On the 18th September 2021, I took the Blue Team Level 1 (BTL1) exam from Security Blue Team (SBT).

In this blog post, I talk about my experiences whilst preparing for and taking the exam, and my overall thoughts of the exam. So let’s begin…


  1. What is BTL1?
  2. The Exam
  3. Additional Resources
    1. AttackIQ Academy
    2. Blue Team Labs Online (BTLO)
      1. Challenges
      2. Investigations
    3. Cyberdefenders
    4. TryHackMe
    5. Free
    6. Paid
    7. Splunk
  4. Tips and Tricks
  5. My Thoughts on the Course/Exam
  6. What’s Next

What is BTL1?

Blue Team Level 1 (BTL1) is a junior certification offered by Security Blue Team (SBT) which covers six domains; Security Fundamentals, Phishing Analysis, Threat Intelligence, Digital Forensics, SIEM and Incident Response.

It’s designed for security enthusiasts wanting to break into their first role in cyber, or those with up to two years experience within an existing cyber role.

Once you have purchased the course, you will have four months in which to complete it and take the exam. One of the great things about this exam is that you’re given a free resit if you fail it on your first try, which is something you don’t see with a lot of certification platforms.

The Exam

The exam is a 24 hour hands-on lab, where you’re given 12 hours to investigate a compromised environment attempting to work out how an attacker gained their initial foothold, and was then able to move lateral throughout the rest of the infrastructure.

This is then followed by 12 hours to write a report on your findings, and to suggest some corrective measures the organisataion can take to help prevent such an attack in the future.

I unfortunately can’t go into too much detail as the exam is protected by an NDA.

Additional Resources

Whilst the material contained within BTL1 is enough for someone to pass the exam, I believe that unless you already have some experience within a cyber security role, I don’t think it’s enough… Especially if you want that juicy gold coin.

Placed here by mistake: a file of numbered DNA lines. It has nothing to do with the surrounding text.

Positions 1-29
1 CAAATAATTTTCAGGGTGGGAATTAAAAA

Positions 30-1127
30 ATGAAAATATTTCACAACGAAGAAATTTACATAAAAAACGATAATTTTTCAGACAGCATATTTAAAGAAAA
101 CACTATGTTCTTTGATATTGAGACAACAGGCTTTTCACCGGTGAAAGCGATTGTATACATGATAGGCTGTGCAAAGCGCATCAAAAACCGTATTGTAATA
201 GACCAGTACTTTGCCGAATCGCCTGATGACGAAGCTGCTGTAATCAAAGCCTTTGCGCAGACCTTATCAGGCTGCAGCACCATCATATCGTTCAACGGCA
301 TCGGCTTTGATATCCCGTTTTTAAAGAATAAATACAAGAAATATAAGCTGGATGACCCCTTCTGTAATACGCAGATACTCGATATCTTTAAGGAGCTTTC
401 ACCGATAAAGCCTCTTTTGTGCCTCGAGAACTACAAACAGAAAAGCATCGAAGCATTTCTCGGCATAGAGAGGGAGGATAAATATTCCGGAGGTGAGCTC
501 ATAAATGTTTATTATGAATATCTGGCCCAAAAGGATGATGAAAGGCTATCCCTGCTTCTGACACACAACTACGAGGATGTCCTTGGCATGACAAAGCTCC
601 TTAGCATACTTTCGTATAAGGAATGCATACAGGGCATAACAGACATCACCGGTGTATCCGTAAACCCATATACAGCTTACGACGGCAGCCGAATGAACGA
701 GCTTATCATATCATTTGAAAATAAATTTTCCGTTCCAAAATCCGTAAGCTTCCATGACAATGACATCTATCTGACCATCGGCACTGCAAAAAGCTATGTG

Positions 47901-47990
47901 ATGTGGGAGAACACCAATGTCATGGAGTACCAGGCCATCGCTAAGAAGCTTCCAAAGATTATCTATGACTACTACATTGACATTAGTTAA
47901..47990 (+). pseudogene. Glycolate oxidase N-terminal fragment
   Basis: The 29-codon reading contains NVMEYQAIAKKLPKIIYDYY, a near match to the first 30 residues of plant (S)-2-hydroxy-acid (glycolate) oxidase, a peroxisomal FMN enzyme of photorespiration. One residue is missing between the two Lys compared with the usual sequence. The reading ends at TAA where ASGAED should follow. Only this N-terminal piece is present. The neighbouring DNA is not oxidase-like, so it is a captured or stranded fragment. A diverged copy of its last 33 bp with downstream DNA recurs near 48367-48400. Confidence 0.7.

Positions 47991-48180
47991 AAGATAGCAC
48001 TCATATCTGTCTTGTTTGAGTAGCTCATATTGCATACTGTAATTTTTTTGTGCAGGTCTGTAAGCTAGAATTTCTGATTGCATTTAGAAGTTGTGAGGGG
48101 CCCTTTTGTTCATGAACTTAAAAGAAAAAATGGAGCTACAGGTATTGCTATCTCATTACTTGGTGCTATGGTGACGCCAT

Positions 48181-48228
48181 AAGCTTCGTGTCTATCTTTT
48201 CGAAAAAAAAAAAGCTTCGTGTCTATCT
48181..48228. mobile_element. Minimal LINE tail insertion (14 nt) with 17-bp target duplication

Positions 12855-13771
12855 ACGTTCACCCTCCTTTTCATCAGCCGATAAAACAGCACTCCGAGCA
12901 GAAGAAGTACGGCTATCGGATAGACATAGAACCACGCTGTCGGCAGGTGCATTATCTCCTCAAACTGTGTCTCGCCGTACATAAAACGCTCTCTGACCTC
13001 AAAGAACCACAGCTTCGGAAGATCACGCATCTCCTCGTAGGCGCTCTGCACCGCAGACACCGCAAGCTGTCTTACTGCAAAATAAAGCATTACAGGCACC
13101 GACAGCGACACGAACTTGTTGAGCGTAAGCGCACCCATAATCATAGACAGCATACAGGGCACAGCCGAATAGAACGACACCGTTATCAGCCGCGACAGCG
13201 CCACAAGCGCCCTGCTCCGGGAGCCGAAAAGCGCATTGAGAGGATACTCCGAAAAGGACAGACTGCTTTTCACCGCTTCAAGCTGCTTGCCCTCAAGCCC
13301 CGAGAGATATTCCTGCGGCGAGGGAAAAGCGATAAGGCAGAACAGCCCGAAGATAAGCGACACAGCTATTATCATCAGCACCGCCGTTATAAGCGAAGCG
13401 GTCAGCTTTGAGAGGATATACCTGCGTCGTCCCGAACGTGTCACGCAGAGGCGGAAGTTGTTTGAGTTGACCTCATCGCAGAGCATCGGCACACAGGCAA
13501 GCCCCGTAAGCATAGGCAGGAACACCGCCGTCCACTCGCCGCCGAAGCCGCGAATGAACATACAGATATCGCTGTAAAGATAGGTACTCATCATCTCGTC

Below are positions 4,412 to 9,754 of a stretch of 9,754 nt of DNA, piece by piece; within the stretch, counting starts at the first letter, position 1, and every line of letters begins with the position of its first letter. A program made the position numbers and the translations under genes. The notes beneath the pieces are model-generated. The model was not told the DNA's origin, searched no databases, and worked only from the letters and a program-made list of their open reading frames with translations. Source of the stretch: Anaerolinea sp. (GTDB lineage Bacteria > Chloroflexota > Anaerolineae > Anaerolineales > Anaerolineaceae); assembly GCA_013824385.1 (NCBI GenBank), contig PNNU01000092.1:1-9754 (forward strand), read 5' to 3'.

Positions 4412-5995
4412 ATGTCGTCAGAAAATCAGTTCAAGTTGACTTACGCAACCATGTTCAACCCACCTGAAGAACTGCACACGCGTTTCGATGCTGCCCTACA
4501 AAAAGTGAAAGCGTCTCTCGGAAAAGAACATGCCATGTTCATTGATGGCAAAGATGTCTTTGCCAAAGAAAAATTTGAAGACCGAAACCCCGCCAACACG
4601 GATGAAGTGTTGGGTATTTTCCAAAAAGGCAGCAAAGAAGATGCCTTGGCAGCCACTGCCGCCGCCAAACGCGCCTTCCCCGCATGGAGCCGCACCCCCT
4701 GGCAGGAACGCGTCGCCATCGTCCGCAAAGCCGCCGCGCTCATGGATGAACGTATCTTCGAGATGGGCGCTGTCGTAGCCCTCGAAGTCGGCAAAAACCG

Here are a list of the extra resources I used to help supplement my studies to give me more hands-on experience.

AttackIQ Academy

AttackIQ Academy is an online learning platform which offers free courses in cyber security.

The Foundations of Operationalizing MITRE ATT&CK course in particular is perfect for helping you understand the MITRE ATT&CK framework and how it can be used to map tactics and techniques to a threat actor.

I used this course to help me get a good understanding into the framework (plus I got one of them cool Acclaim badges for completing it). Without this, I think I would have struggled a little to complete the report section of the exam.

Blue Team Labs Online (BTLO)

Blue Team Labs Online (BTLO) is the lab offering from SBT. It consists of many challenges (one of which written by yours truly) and investigations.

There are too many individual labs to mention which will help with your journey, but I’ll try to mention a few which I think will be good for you to try out.


The challenges are the free to play feature of the platform. You typically download an artefact to your local machine, and are guided through using questions. Some of the challenges which might be helpful are:


The investigations are the pay to play feature of the platform. These are self-contained virtual instances that you will connect to using your browser. These suggestions are based on investigations that I’ve completed:


Cyberdefenders is an online platform which hosts CTFs from previous competitions. It’s another great platform that’s free to participate in. Here is a small list of challenges which you can do to help you prepare you for the exam:


Everyone knows TryHackMe as a great resource learning red teaming/pentesting, however it has some great defensive rooms too.